Friday, September 10, 2004

I was just on a New York radio show called "Beyond Strange and Mysterious." I tried Googling it to no avail. This was the first show I've done in a while with call-ins, so I got to ramble a bit on two subjects that otherwise weren't on the usual list on talking points.

The first caller asked if I thought aliens were walking among us in an attempt to learn the nuances of human existence. I mentioned the work of Dr. David Jacobs, a smart guy who thinks that an extraterrestrial hybridization program begun in the 1940s is now producing viable transgenic offspring who are quietly infiltrating human society. (I don't agree with Jacobs, but that's another post . . .) I offered my opinion that if advanced ETs wanted to secretly observe us they could probably do so using a form of nanotech that would elude 21st century science; disguising themselves in order to work and live among us unnoted seems unlikely.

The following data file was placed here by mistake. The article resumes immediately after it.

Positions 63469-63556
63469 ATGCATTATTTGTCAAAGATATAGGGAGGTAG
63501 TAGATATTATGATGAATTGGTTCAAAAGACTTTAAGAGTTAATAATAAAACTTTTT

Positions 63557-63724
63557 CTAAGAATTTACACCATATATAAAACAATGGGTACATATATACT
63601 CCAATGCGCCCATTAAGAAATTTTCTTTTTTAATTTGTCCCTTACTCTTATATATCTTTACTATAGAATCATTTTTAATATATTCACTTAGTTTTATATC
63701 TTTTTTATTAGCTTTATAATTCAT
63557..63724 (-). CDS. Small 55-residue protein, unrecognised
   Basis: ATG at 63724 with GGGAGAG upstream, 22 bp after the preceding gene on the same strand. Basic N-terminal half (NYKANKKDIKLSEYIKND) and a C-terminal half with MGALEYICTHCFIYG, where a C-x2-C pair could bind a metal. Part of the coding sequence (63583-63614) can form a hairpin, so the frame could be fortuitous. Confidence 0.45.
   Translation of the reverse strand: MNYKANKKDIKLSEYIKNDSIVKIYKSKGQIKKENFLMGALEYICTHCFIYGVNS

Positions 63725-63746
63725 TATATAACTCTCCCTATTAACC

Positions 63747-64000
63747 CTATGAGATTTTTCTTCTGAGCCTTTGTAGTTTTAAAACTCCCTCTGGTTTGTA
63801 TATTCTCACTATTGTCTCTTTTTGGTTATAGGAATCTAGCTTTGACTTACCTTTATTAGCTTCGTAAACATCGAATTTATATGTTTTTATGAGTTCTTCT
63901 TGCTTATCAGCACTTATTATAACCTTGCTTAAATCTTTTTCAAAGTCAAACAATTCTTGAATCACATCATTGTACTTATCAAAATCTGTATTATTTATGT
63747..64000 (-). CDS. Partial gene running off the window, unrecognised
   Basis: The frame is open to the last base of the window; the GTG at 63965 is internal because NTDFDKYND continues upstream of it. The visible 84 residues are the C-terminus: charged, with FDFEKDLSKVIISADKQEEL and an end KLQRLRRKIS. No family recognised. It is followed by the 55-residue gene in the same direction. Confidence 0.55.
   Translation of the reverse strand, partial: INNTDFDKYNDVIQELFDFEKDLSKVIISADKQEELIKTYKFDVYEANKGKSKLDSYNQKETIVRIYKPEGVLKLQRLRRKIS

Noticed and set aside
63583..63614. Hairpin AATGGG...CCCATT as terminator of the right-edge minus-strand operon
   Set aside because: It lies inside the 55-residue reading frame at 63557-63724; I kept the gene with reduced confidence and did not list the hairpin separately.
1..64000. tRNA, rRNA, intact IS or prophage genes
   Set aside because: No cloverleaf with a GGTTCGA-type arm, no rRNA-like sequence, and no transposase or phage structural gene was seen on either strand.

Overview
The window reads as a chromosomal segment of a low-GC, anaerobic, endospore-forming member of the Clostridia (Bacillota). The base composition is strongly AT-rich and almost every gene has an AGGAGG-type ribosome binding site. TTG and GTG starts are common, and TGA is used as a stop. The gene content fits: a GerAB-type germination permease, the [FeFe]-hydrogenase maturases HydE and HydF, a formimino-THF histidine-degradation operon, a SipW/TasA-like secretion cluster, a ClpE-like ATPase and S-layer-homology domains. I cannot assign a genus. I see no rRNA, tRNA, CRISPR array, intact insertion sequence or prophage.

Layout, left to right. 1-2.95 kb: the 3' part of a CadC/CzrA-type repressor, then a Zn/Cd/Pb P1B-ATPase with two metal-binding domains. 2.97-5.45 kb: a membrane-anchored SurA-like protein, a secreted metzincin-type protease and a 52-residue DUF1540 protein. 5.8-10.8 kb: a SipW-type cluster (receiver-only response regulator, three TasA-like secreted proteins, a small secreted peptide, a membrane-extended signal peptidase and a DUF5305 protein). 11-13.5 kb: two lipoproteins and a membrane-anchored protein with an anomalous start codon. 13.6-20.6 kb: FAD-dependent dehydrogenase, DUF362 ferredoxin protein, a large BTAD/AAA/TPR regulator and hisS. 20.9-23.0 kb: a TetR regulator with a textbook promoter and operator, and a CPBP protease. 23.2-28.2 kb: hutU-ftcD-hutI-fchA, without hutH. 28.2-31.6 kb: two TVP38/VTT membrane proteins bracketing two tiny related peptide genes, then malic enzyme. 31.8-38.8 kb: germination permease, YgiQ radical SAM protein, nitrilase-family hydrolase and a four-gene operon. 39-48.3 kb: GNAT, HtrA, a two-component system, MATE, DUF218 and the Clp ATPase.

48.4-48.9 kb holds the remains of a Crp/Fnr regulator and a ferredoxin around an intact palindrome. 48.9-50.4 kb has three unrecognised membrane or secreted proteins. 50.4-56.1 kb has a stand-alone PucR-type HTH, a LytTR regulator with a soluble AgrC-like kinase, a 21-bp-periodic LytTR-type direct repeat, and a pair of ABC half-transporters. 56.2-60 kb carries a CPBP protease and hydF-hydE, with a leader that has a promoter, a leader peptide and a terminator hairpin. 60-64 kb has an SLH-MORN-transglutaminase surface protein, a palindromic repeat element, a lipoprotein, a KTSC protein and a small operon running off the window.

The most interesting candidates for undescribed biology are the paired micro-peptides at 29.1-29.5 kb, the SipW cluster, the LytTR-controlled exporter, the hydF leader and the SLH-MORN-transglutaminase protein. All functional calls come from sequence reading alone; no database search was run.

Then again, who am I to outguess bona fide aliens? I like Whitley Strieber's telling of two apparent "visitors" in a bookstore shortly after the release of "Communion," covered in scarves, hats and sunglasses . . .

The second caller asked me if there were such things as Men In Black; I replied that there were, although exactly who these frequently bizarre characters are is the subject of debate. (Keel's "The Mothman Prophecies" and Jenny Randles' "The Truth Behind Men In Black" are probably the best books I've read on the phenomenon.)

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